It is easy to say that you stand in solidarity with #BlackLivesMatter and protest the death of George Floyd. But if those words are to have real meaning then they must be the harbinger of change – for all of us individually, and within theatre and its institutions.
Genuine change is really hard, and it is a process that never ends. Racism is not solved by an expensive management consultancy report commissioned when you are called out for bad behaviour.
In an industry where most who work within it are white, where the majority of those in senior management and at board level are white, and where the drama schools and training establishments that feed the industry are dominated by white teachers and white audition panels, it is no surprise that privilege and ignorance have come together for so long to prevent access and to keep the dominant structures in place.
We can and must do better. Lives depend upon it. So does the relevance of theatre as an art form in a changing society. Theatre can’t talk on its stages about equality and social justice if it’s not practising that in its own corridors, audition rooms, interview panels, rehearsal rooms and boardrooms.
Over the past week, a number of theatres and drama schools have expressed solidarity through their posts on social media. But, as testimonies collected by The Stage detailing students’ experiences of racism show – in many cases, at some of the very same drama schools that posted those messages – it’s not an institution’s words that tell a truth, but its actions and behaviours. These testimonies make for painful, shaming reading for the industry we love. So too do the testimonies on social media from black artists whose treatment at the hands of theatres and productions has been appalling.
Those who have spoken out in the past, such as director of the school of acting at ArtsEd Julie Spencer, the students behind Dear White Central and those adding their voices this week must all be listened to, and action taken. Too often the words of those who have spoken out have been quickly forgotten; the status quo re-established. As Natalie Ibu said on Twitter, it is crucial to stand with “all those digging deep to speak their truth about what it is to be a black artist in the sector right now”.
There is a price that often comes with speaking out. In an industry where everyone knows everyone, where it is easy to get a reputation for being ‘difficult’, where there are few opportunities and many seeking them, and where power is concentrated in the hands of a few who have the ability to choose who they will and will not work with, it takes real courage to speak truth to power.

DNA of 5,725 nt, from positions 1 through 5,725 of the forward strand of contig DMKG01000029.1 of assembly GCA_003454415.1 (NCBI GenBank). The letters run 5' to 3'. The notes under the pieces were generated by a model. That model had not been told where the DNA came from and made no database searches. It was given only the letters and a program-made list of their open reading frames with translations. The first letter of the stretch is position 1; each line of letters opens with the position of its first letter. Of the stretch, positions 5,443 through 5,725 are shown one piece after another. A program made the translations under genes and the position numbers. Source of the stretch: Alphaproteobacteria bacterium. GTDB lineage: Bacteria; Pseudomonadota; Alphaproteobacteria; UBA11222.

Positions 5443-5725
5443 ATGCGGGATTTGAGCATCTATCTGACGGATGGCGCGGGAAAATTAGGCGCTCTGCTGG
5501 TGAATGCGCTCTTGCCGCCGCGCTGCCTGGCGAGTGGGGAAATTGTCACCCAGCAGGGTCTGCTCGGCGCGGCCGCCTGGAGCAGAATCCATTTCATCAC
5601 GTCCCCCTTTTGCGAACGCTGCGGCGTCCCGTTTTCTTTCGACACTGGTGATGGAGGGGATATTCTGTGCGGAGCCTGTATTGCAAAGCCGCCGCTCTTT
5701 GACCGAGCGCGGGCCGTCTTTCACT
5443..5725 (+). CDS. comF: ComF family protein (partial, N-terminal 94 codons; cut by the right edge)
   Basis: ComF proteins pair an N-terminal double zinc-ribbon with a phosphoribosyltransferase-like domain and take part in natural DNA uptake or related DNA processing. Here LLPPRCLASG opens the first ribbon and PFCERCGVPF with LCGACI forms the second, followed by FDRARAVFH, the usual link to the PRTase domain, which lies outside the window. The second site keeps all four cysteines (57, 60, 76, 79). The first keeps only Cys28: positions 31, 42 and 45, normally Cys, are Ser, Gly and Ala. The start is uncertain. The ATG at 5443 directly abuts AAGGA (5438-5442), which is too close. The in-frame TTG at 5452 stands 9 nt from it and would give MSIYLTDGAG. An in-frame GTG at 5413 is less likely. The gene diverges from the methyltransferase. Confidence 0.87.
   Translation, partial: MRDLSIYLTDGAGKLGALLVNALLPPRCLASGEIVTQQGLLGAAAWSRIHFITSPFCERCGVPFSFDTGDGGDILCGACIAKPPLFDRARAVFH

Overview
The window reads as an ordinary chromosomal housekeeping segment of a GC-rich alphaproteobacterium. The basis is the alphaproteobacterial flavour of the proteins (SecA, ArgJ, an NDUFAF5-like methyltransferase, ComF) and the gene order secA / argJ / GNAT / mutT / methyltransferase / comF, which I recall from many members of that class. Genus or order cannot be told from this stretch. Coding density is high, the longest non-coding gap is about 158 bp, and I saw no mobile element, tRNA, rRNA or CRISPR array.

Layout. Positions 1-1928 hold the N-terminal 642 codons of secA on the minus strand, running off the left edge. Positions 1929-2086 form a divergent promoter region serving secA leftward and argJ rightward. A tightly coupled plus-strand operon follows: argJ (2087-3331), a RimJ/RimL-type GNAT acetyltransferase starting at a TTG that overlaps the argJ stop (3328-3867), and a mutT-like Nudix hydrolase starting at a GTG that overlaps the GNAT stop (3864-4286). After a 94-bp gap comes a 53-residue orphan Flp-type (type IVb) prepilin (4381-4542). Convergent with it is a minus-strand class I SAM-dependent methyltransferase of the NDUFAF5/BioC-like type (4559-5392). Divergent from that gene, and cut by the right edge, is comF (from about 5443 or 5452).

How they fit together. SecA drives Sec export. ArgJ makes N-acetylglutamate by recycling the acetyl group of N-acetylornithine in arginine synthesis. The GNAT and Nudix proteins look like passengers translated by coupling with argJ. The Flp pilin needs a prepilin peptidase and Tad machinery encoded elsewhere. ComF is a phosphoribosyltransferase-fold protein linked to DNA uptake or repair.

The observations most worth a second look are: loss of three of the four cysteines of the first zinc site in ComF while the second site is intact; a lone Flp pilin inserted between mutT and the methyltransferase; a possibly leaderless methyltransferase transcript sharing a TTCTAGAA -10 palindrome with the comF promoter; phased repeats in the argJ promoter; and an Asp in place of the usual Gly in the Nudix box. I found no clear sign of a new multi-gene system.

There is a price that often comes with speaking out
At the protest in London’s Hyde Park last Wednesday, Star Wars actor John Boyega spoke for many working in the arts, film and TV who are far less famous than him when he declared: “Look, I don’t know if I’m going to have a career after this, but fuck that.” Fellow actor Jade Anouka is right to point out on Twitter that if “John Boyega, an actor who is excelling at the game, extremely successful (rightly so) is worried he may never work again by calling out racism just imagine how the rest of us feel when we need to speak the truth.”
The majority of us working in theatre, in whatever capacity, do not know this fear because we are protected by our white privilege, one that often comes with other privileges attached, including socio-economic privilege, the privilege to occupy space (including this space), to have our voices heard. We do not, and cannot, know what it feels like to be black, but we can listen and educate ourselves.
Most of all we must stand side-by-side with black artists and all theatre workers of colour and genuinely commit to putting in place the radical new structures that they tell us are needed to address the bias and racism that clearly remains present in drama schools, and the sector they feed. And we can’t, as we so often do, expect black practitioners to do all the heavy lifting necessary to make that change happen.
Now is not the time to cheer some of the tiny progresses that have been made – often driven entirely by black-led initiatives such as Diversity School and Black Ticket Project – but rather interrogate why there is still so far to go and why theatre organisations still too often view black artists and black audiences only through the lens of how useful they are to fulfilling their own diversity strategies.
For genuine support and equality of opportunity, the structures must shift to give black artists the space, resources and assistance they need (not what theatres think they need) to fulfil their creative potential and make the work they want to make and tell the stories they want to tell. Without these things, without a willingness to step aside and hand over power, there will be no real diversity, no real solidarity, no real and lasting change.